But how do Adventist Christians do this today? How do we “loose the chains of injustice and untie the cords of the yoke, to set the oppressed free”?6 How do we “speak up for those who cannot speak, for the rights of all the destitute”?7 How do we “defend the rights of the poor and needy”?8
The agenda points for Adventist public policy in the United States have changed from decade to decade, but each item harkens back to fundamental commitments this movement found in Scripture and expressed in its earliest years. We still fight for religious liberty; we still champion temperance; we still advocate for fundamental human rights; we work to achieve racial equity both in the church and in the wider society; we remain concerned about the moral climate of society.
What will the new shape of things in Washington mean to those efforts?
The Election and the Causes We Care About
For more than 120 years, Adventists have been at the forefront of the ongoing battle to protect the religious liberties of individual Americans, and for this activism the church has earned a sterling reputation among the friends of freedom. Religious liberty isn’t a nebulous concept or a philosophical abstraction: it’s an eminently practical effort to ensure that you can practice your faith without experiencing prejudice, coercion, or full-scale persecution—in a land where there are constitutional guarantees designed to protect your freedoms. It is, at its heart, about protecting the unfettered right to share the love of Christ through word and deed.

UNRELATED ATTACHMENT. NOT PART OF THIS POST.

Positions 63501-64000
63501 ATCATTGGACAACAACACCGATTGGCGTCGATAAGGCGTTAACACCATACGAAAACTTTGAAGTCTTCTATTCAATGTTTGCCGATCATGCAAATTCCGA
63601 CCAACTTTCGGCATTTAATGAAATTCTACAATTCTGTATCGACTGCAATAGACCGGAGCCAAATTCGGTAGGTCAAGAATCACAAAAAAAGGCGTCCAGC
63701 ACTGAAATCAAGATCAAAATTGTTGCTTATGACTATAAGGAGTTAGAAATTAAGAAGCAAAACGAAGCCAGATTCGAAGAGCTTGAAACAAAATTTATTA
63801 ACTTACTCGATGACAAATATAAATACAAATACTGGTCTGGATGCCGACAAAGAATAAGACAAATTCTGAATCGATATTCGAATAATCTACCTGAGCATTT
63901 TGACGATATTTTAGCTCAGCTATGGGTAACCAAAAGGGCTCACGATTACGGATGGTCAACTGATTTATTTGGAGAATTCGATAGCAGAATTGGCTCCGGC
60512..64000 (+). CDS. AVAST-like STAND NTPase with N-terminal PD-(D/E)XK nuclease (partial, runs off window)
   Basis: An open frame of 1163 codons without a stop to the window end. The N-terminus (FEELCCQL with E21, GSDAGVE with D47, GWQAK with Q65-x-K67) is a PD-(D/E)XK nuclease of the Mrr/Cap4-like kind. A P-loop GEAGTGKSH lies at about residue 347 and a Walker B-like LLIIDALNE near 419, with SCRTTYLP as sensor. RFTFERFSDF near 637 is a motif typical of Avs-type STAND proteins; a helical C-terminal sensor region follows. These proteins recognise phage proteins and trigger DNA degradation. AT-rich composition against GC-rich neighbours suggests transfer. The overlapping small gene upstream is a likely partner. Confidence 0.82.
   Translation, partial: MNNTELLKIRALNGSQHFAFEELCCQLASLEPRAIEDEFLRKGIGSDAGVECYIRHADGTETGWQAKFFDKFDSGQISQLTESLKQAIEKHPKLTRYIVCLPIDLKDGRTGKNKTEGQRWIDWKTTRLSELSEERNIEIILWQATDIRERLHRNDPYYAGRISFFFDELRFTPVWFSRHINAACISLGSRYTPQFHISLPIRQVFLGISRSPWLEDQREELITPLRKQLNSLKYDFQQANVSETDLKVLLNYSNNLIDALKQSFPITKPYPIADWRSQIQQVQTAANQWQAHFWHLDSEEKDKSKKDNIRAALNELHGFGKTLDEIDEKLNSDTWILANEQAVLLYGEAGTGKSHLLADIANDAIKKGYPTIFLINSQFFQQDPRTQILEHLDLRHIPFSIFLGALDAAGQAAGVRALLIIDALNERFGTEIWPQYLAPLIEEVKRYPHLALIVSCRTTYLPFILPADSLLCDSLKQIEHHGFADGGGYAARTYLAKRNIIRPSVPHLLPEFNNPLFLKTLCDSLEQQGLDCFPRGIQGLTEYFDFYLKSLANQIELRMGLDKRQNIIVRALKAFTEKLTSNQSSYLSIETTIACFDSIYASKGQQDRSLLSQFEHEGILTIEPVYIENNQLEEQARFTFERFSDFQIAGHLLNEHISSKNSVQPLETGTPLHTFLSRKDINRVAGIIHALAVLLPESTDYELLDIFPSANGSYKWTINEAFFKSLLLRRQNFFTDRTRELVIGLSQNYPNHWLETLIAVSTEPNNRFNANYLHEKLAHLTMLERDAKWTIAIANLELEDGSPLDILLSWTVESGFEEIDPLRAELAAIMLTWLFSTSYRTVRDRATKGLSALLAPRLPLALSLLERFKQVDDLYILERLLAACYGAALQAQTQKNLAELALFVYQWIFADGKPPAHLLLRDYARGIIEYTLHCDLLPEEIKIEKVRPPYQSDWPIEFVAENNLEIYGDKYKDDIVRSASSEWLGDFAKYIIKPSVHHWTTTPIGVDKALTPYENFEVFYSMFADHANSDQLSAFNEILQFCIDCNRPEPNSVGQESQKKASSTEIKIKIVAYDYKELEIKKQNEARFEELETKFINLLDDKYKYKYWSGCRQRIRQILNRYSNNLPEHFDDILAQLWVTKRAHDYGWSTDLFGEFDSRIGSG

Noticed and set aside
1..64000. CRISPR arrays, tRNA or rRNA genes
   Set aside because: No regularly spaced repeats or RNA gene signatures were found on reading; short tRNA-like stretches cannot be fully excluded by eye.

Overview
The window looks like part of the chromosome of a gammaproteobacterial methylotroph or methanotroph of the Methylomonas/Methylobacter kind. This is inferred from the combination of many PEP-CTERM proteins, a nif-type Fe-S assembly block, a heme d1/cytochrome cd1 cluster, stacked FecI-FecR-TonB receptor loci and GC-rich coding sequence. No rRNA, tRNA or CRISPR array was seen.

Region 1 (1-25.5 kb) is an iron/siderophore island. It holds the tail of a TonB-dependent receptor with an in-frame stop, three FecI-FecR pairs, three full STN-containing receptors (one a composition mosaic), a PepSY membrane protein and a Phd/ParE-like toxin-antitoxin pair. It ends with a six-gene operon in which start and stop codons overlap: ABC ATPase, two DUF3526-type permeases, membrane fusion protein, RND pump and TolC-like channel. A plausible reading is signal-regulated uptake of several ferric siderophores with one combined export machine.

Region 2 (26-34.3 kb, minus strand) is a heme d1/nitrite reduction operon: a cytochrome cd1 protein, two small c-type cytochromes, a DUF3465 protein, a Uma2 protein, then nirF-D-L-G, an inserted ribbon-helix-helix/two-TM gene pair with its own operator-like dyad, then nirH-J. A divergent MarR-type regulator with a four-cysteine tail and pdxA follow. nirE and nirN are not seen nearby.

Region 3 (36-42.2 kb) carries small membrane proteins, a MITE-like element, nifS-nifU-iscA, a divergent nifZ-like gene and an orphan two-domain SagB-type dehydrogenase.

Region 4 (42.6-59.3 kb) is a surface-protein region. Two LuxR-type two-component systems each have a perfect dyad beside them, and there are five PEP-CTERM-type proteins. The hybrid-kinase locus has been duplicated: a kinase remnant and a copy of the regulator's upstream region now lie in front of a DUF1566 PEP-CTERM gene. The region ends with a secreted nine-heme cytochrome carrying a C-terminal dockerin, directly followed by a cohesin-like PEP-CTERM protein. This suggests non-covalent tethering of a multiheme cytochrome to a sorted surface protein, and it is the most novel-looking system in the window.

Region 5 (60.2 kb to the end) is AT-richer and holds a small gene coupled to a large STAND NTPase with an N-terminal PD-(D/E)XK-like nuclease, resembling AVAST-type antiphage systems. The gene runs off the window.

Serious challenges confront the Adventist Church on both the domestic and international fronts: